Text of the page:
Newsletter 136 - Research 3&4/7 - Matric and Tertiary Education
Recent research looking at “higher education access and outcomes for the 2008 national matric cohort”, by Hendrik van Broekhuizen, Servaas van der Berg and Heleen Hofmeyr of Stellenbosch University are colouring the debate around student fees in South Africa with in-depth analysis that are attracting welcome interest.
The Mercury recently reported on the findings of the research outputs of the ReSEP authors, and highlighted the much more pervasive extent of the challenges in resolving the student fees crisis. Looking at matric exam data from 2008 to 2013, data from South African universities from 2009 to 2014, data from the Educational Management Information System master-list and data from the 2011 national census, the authors conducted an investigation of university access in South Africa.
Their findings included that, for those who started school, only:
Hendrik van Broekhuizen, Servaas van der Berg and Heleen Hofmeyr recently published a report on higher education access and outcomes for the 2008 national matric cohort. The study makes use of a unique dataset that combines data at the school and university level in order to track the transition of the 2008 matric cohort from school to university. This enables analysis of the relationship between school-level factors such as matric performance and university outcomes such as access, completion and dropout. Servaas van der Berg presented the main findings of the report at the Research Colloquium on Skills Planning on the 29th of September in Johannesburg. The colloquium was hosted by the Labour Market Intelligence Partnership and the Department of Higher Education and Training.
The main findings of the report are as follows:
• Approximately one-third of learners who write the matric examinations and obtain Bachelor’s passes never go to university.
• Amongst matriculants that obtained Bachelor’s passes, university access is not skewed against black students or students from poorer schools.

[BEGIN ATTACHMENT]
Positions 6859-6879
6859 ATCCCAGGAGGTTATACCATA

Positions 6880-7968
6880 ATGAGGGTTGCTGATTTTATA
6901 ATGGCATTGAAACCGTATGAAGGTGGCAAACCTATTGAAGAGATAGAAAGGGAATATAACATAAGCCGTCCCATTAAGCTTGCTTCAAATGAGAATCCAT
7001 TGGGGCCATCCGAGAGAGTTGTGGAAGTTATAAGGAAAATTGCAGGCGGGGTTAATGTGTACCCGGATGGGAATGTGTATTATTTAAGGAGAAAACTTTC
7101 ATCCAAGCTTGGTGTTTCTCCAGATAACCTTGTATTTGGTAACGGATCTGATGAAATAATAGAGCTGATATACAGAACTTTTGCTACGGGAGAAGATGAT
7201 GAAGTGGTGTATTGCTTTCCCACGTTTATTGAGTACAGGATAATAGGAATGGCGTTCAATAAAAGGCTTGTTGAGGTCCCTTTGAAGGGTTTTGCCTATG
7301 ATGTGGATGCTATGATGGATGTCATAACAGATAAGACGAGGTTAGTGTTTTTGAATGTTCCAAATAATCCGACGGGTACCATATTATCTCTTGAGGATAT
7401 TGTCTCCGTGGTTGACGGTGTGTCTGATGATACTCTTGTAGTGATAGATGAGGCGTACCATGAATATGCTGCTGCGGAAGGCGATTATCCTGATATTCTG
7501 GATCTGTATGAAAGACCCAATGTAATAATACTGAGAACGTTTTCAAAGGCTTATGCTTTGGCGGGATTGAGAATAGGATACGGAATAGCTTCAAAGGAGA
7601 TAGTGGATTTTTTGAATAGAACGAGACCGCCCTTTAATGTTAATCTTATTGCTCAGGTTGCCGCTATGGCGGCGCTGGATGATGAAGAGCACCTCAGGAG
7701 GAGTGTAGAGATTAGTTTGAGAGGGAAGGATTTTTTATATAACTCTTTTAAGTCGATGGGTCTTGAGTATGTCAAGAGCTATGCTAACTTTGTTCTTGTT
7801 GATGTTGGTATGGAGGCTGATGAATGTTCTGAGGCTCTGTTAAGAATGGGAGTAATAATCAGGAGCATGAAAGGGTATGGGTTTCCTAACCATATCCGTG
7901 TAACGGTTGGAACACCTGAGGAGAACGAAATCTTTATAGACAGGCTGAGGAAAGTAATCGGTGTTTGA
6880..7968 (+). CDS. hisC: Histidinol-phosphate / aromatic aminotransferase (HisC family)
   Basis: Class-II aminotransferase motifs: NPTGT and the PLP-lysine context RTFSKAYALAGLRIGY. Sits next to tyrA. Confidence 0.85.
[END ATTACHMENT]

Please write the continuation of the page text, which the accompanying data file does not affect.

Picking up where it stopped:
• A large proportion of matriculants who do go to university do not enter in the year following matric, but only one or more years later.
• Matric marks are a good indicator of university access, but only weakly related to eventual university completion rates.
• There are large differences across universities in the average matric performance of students who attend these universities.
• It takes a long time for many students to successfully obtain university qualifications.
• Dropout rates at university, although high, are not as high as often reported, because many students that are considered “drop-outs” from university in official statistics did not leave the university system, but changed their degree programme, switched from a degree to a diploma or certificate programme, or enrolled in a different university.
Prof Van der Berg’s presentation highlighted the extremely small proportion (14%) of learners who start school who end up with a Bachelor’s matric pass. 12% achieve Diploma passes. This implies only 26% of learners who start school will be eligible for enrolment in university. Delayed entry to university and low completion rates result in only 6% of the original group who started school obtaining some kind of undergraduate qualification within six years of completing matric. Prof Van der Berg also pointed out the importance of matric performance in ‘gateway subjects’ such as Mathematics, Physical Sciences and Mathematical Literacy in university completion rates.
These findings suggest that many patterns of university access and success are influenced strongly by school results. The weak school system has a major influence on who reaches matric and how they perform in matric. This, and particularly the achievement of Bachelor’s passes, explains much of the racial differences in access to university.